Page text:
The Swiss population has backed the legalization of same-sex marriage via a referendum.
Nearly two-thirds of Swiss voters backed the government’s plan to introduce same-sex marriage in a referendum held Sunday, with campaigners calling it a historic day for gay rights in Switzerland.
Switzerland was one of the last countries in Western Europe where same-sex marriage remained illegal.
The government’s “marriage for all” proposals was challenged by opponents, who successfully triggered a referendum.
The Swiss have dropped a massive ‘yes’ into the ballot box,” Olga Baranov, a spokeswoman for the “yes” committee, told media.
Today reflects the change of mentality over the last 20 years. It was really the reflection of a very broad and very important acceptance of LGBT people in society.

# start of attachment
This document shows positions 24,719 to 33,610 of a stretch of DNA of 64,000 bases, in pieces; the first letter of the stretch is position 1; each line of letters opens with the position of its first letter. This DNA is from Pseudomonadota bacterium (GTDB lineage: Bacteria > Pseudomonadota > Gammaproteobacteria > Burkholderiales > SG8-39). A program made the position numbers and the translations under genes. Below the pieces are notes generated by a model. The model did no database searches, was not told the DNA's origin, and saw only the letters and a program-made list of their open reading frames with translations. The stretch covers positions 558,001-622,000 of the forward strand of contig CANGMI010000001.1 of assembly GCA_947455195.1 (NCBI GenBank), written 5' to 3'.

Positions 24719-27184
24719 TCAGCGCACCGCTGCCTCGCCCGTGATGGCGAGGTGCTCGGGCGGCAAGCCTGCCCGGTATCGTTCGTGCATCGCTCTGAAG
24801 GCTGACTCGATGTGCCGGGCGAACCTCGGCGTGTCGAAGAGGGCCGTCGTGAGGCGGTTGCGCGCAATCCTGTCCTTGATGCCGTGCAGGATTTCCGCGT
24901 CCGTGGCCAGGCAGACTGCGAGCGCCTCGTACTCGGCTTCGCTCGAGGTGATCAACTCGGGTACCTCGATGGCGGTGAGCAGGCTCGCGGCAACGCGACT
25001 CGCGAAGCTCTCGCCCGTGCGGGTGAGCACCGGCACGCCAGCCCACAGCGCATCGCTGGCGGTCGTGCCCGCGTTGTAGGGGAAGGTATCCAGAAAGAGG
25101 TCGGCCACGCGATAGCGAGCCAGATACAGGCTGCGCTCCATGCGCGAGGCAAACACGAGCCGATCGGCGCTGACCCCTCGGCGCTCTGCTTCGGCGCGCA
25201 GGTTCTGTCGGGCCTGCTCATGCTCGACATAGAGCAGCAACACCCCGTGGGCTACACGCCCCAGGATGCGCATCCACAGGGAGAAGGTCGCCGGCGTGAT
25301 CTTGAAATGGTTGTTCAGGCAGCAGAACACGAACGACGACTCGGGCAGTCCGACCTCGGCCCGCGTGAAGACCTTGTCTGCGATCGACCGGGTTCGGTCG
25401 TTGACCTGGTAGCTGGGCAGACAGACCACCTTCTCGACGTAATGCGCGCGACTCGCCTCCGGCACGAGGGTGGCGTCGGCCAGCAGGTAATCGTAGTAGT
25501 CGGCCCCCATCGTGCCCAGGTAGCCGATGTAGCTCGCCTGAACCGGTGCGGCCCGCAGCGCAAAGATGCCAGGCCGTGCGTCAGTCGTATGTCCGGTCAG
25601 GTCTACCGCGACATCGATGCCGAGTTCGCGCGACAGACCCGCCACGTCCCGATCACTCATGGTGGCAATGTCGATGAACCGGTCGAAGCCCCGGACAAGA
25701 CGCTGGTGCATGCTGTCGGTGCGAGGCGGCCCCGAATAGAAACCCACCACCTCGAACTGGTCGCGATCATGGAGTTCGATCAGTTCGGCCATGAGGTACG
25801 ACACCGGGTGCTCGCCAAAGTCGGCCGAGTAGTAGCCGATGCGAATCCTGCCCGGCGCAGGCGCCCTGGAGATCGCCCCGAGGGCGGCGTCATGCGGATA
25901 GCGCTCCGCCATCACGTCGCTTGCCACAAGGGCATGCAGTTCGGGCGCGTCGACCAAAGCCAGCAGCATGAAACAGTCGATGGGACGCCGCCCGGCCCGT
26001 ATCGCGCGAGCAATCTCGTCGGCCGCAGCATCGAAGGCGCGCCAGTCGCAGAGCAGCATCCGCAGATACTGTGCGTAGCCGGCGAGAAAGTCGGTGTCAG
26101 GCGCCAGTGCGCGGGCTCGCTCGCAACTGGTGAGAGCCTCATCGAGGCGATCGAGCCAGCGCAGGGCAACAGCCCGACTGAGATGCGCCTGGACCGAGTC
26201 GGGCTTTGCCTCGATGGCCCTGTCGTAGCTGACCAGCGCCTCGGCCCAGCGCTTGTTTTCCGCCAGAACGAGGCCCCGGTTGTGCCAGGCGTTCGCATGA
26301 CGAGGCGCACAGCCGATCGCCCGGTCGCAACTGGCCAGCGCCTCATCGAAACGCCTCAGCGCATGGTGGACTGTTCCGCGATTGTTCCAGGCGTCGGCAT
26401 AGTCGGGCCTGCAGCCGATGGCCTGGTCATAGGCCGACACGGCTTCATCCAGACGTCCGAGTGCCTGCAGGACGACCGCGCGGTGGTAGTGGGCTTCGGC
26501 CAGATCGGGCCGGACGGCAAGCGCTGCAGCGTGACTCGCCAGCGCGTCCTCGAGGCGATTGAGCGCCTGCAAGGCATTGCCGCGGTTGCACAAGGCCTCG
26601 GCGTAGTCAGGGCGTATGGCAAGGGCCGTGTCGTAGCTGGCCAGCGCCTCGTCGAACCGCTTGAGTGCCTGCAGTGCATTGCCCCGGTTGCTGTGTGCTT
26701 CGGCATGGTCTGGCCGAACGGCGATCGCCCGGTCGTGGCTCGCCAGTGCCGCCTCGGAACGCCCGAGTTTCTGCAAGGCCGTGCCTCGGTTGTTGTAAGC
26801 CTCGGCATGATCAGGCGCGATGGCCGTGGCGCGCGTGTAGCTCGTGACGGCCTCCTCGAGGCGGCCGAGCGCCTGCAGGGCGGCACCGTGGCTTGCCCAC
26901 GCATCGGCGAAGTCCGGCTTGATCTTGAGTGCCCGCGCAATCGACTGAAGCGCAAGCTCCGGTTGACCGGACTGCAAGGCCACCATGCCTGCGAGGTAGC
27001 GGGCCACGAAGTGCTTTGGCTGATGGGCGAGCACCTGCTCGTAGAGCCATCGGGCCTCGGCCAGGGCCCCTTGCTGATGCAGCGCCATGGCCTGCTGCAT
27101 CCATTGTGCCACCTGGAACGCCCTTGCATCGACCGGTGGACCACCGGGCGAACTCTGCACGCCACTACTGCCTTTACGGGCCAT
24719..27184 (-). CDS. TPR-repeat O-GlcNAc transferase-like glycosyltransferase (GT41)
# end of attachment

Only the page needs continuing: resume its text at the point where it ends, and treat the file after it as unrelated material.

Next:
Switzerland had decriminalized homosexuality in 1942, but numerous local and regional police forces continued to keep “gay registers”, some into the early 1990s.
Same-sex couples can already register a civil partnership, with around 700 established each year.
However, this status does not provide the same rights as to marriage, including for obtaining citizenship and the joint adoption of children.
After years of debate and discussion, the Swiss parliament approved a bill last December allowing same-sex couples to marry in the country of 8.6 million people.
But it was challenged under Switzerland’s direct democracy system, with opponents gathering the 50,000 signatures needed to put the issue to a referendum.